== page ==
How to Make a Jon Boat

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Building your own Jon boat may sound difficult, but in reality, you can produce a small flat-bottomed boat relatively inexpensively that is every bit as comfortable and useful as the kind of boat that you would buy at a dealership. Jon boats in particular are simply constructed, making them the ideal boat building project for a woodworking enthusiast to undertake.

Lay one of the larger pieces of plywood on the floor in the center of a large work area. This piece will form the bottom of the boat's hull when the Jon boat is complete.

Measure the other larger piece of plywood to determine where to cut it in half lengthwise. Draw a line with a pencil to mark this point and to provide you with a guide for making your cut. Cut the first piece of plywood in half using the circular saw. These two pieces will form the sides of the Jon boat. Lay one on the left of the larger piece of plywood on the floor and the other on the right. Lay the smaller piece of plywood in front of the center piece of plywood. This piece will form the bow of the Jon boat.

Measure and cut a two foot section off of the end of the plywood that will form the bottom of the hull. This piece will form the transom of the Jon boat. For now, leave it lying flat on the ground just behind the plywood that forms the bottom of the hull. Doing this will help you to visualize how the boat will fit together.

Cut all of the 2-inch by 12-inch boards into 4-foot sections. These will form the seats, inner supports, and the transom support for the Jon boat.

Measure back from the edge of the base of the boat where the transom is lying on the ground along the board's length, making a mark at 3-feet, 6-inches and another at 5 feet. This is where the seats will be mounted in the boat. Lay one of the 4-foot long boards on each of these lines.

Stand one of the 4-foot long boards on its side so that it is straight up and down, and then stand one side of the boat up. Scoot this piece of plywood forward until its back edge is flush with the back edge of the base of the boat. Secure the plywood board in place with a wood screw, then stand up the second 4-foot board and secure it with a wood screw.

Stand the other side of the boat's hull up against the 4-foot boards, and secure it with a wood screw into each board, making certain that the back edge of the board is flush with the back edge of the plywood base board.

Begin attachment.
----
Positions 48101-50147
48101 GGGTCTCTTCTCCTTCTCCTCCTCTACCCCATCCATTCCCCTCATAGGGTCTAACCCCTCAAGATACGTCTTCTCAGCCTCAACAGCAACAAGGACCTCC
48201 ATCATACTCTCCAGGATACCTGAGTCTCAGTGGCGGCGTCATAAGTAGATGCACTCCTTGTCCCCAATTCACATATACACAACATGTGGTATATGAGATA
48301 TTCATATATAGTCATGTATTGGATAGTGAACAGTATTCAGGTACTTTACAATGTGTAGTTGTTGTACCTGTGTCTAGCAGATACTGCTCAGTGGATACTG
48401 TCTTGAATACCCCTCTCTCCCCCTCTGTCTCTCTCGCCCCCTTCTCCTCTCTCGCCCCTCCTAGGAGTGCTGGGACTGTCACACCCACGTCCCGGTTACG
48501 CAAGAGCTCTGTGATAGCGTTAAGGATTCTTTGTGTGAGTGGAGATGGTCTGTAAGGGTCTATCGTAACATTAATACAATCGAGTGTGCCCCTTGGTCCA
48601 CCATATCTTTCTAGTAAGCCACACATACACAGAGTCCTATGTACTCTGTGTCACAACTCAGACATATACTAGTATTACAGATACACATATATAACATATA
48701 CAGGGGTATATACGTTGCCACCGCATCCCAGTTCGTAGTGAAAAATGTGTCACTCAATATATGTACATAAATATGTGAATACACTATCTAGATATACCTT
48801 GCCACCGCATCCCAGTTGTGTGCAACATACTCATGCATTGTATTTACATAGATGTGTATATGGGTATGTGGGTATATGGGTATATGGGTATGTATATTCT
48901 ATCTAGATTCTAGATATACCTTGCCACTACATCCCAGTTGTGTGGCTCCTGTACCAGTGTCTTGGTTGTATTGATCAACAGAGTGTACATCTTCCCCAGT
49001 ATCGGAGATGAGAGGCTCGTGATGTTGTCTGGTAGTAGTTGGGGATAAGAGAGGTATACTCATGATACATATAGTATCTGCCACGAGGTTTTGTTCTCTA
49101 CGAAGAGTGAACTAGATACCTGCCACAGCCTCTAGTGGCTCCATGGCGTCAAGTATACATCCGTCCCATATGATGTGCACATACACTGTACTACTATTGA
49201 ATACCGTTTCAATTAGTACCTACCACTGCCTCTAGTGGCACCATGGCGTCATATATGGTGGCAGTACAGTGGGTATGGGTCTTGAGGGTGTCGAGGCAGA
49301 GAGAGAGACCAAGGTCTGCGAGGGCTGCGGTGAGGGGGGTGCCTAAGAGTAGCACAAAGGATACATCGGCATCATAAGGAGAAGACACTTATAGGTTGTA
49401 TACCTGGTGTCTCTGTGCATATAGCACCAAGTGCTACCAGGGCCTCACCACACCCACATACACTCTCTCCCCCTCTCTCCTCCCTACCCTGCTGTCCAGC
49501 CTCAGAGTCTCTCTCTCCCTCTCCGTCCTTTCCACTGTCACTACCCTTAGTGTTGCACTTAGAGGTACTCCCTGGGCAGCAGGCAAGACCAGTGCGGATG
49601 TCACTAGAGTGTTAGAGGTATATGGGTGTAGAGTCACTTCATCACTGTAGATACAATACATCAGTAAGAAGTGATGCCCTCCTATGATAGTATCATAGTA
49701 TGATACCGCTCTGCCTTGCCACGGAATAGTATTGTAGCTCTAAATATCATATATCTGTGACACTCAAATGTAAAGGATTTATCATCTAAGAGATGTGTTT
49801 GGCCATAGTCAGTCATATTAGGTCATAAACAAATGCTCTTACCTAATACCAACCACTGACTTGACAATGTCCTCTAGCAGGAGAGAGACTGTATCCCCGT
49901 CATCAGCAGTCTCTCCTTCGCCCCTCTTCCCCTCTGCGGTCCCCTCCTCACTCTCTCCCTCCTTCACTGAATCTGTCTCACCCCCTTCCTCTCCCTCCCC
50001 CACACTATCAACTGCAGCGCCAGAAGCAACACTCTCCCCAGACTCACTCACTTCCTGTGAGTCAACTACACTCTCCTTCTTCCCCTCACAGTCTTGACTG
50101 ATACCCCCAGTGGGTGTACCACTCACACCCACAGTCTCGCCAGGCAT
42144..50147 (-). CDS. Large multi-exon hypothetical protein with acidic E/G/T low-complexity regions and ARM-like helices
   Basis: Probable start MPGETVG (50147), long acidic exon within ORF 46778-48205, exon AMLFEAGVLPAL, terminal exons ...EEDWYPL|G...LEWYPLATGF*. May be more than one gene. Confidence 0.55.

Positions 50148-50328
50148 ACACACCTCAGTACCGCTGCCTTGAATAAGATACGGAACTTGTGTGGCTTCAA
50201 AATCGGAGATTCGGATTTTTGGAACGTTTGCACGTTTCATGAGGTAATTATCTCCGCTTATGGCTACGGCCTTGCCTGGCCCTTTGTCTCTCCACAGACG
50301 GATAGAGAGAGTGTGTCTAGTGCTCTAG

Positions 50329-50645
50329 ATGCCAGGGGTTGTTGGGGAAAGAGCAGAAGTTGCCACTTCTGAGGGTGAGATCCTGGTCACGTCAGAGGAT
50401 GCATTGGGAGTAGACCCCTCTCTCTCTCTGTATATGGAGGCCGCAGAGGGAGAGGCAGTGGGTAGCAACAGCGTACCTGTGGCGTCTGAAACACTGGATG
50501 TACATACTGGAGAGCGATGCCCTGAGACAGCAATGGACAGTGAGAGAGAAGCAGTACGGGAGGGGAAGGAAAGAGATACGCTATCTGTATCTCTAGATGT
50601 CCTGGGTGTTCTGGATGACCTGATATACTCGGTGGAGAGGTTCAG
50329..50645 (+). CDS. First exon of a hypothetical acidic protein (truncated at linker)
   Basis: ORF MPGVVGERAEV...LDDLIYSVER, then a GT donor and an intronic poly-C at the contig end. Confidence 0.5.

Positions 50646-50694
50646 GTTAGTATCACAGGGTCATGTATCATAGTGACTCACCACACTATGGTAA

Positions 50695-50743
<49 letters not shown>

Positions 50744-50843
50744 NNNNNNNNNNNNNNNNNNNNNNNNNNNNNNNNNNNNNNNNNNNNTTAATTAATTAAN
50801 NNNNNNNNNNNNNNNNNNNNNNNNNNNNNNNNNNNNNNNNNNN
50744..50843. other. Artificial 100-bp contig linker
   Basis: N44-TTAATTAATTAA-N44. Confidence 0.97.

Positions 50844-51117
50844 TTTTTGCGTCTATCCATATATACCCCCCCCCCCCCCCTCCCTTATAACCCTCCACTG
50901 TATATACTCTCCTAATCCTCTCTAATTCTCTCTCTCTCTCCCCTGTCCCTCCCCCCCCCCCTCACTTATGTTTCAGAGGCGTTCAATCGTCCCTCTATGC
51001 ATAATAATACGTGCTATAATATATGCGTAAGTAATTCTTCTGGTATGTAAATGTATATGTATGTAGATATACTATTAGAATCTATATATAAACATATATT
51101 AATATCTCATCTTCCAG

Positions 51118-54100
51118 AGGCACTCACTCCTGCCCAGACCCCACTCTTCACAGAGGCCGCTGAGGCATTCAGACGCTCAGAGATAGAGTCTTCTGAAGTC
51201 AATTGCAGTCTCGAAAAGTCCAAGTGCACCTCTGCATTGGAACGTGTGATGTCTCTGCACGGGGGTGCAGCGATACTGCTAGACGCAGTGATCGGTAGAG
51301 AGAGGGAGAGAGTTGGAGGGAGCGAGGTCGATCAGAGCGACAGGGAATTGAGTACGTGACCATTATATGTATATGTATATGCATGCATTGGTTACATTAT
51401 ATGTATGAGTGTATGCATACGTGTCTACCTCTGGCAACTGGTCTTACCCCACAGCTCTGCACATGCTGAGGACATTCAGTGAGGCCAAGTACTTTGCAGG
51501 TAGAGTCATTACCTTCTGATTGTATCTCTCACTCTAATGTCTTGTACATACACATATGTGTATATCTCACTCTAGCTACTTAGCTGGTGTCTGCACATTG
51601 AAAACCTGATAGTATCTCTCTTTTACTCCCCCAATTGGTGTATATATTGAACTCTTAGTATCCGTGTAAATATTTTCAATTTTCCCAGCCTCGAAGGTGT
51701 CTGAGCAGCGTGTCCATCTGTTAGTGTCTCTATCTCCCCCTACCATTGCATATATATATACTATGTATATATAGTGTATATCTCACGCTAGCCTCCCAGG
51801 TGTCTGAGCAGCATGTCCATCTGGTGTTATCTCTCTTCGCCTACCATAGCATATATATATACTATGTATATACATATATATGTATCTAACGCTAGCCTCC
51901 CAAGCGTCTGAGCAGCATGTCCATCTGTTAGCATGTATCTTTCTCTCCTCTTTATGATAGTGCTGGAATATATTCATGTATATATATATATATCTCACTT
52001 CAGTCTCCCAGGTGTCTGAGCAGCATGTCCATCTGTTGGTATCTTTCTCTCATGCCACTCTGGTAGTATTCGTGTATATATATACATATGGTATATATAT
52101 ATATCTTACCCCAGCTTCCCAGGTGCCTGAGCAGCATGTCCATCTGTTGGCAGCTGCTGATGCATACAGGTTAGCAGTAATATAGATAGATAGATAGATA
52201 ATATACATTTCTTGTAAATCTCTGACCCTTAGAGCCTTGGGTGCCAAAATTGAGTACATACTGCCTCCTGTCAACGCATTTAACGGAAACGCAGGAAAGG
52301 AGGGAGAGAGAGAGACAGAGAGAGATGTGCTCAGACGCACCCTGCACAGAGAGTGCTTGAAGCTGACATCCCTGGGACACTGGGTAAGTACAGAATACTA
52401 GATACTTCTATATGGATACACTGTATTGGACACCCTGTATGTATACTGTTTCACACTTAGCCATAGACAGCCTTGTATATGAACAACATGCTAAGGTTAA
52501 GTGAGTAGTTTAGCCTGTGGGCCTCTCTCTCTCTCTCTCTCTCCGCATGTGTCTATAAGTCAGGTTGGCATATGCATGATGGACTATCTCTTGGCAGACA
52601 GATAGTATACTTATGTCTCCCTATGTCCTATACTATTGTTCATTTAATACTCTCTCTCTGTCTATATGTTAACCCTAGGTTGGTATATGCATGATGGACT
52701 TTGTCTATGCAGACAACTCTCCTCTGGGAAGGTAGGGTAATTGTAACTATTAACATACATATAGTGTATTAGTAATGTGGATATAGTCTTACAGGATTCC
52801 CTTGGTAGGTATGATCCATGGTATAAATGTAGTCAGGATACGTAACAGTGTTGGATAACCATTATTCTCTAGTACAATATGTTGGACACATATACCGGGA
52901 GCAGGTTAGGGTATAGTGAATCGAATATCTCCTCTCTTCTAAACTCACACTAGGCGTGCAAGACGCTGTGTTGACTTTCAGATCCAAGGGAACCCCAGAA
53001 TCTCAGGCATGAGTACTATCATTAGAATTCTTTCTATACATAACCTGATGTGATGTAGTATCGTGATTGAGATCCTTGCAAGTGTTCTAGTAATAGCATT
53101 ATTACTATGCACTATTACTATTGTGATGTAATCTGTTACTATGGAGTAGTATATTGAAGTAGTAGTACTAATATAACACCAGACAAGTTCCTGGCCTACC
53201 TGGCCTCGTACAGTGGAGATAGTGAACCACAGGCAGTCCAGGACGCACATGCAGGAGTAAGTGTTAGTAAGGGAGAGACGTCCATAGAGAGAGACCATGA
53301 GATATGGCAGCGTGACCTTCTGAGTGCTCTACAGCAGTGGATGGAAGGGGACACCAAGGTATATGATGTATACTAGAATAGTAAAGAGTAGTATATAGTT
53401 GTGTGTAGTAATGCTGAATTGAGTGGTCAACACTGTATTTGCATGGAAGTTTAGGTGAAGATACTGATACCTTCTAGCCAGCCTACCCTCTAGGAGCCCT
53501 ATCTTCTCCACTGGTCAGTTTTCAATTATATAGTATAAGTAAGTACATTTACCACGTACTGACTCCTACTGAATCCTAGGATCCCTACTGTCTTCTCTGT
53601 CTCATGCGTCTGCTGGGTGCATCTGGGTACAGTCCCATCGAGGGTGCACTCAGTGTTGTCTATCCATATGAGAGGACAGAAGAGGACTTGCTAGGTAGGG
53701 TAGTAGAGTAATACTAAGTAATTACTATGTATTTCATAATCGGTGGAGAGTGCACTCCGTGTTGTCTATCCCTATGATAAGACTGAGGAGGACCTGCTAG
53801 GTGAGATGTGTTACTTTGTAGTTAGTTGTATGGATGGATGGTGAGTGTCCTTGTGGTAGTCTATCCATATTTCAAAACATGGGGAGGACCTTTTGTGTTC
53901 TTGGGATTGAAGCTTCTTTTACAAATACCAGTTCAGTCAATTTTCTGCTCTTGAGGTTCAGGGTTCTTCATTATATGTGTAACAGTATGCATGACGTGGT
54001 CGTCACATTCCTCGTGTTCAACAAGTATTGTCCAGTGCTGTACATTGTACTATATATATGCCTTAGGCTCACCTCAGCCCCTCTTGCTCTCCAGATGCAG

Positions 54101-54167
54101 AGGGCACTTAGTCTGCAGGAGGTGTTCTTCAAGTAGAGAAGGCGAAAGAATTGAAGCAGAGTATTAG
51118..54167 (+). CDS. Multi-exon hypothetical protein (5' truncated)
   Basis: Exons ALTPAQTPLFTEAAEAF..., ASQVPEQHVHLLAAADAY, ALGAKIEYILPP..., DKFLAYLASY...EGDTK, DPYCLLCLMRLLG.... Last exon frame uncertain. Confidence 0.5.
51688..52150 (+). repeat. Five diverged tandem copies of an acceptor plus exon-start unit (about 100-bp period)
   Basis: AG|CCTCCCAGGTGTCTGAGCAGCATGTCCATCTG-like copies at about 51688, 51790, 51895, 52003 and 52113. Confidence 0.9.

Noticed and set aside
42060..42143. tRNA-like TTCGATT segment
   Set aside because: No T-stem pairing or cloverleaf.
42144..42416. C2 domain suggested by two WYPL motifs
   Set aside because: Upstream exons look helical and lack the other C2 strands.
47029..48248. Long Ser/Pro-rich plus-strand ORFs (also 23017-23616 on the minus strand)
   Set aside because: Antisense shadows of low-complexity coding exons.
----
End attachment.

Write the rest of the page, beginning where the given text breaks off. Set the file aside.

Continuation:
Attach the plywood board that is to be the transom of the boat to the sides and the base of the boat using wood screws. Next, drive additional wood screws into the sides to hold the seat support 4-foot boards in place.

Remove the plywood board that is to be the bow of the boat. Along one of its 4-foot long edges, use the circular saw to trim it so that there is a 45-degree angle at the end. Place the board back into its position so that the angle that you cut into the edge of the board is flush with the leading edge of the board that comprises the base of the boat. With this board in place, secure it to the sides and the base of the boat with wood screws.

Turn the boat up on its side and use the circular saw to trim the excess plywood board off of the sides of the bow, using the board you just put in place as a guide. Do this for both sides of the boat. While the boat is on its side, drive wood screws up through the base and into the seat support boards running through the boat.

Lay the boat back onto its base and place the 4-foot boards that you are using for seats over the top of the seat supports, and then drive screws in from the boat's sides to hold it in place.

Sand the entire boat using 400-grit sandpaper to smooth out any rough edges, and then turn the boat upside-down. Fill any holes or gaps that you notice with waterproof, paintable silicone sealant. Next, apply silicone sealant to all of the places where the plywood boards meet. It is best to rub the silicone into the pores of the wood with your fingers.

Paint the outer hull of the boat with several thick coats of marine-grade epoxy paint. This will help to seal up the edges further as well as prevent water damage to the plywood. Allow the paint to dry completely before continuing.

Turn the boat back over onto its base. Apply silicone sealant to all of the inside edges of the boat where the boards are connected. Allow the sealant to dry, and then paint the inside of the boat with the marine-grade epoxy paint.


  • Avoid using large outboard motors with a Jon boat of this size. Use an electric trolling motor or a small gasoline motor for the best results.


  • "Ultrasimple Boat Building: 17 Plywood Boats Anyone Can Build"; Gavin Atkin; 2007
  • "Building Classic Small Craft : Complete Plans and Instructions for 47 Boats"; John Gardner; 2003
  • "Building Small Boats"; Greg Rossel; 1998

About the Author

Don Kress began writing professionally in 2006, specializing in automotive technology for various websites. An Automotive Service Excellence (ASE) certified technician since 2003, he has worked as a painter and currently owns his own automotive service business in Georgia. Kress attended the University of Akron, Ohio, earning an associate degree in business management in 2000.

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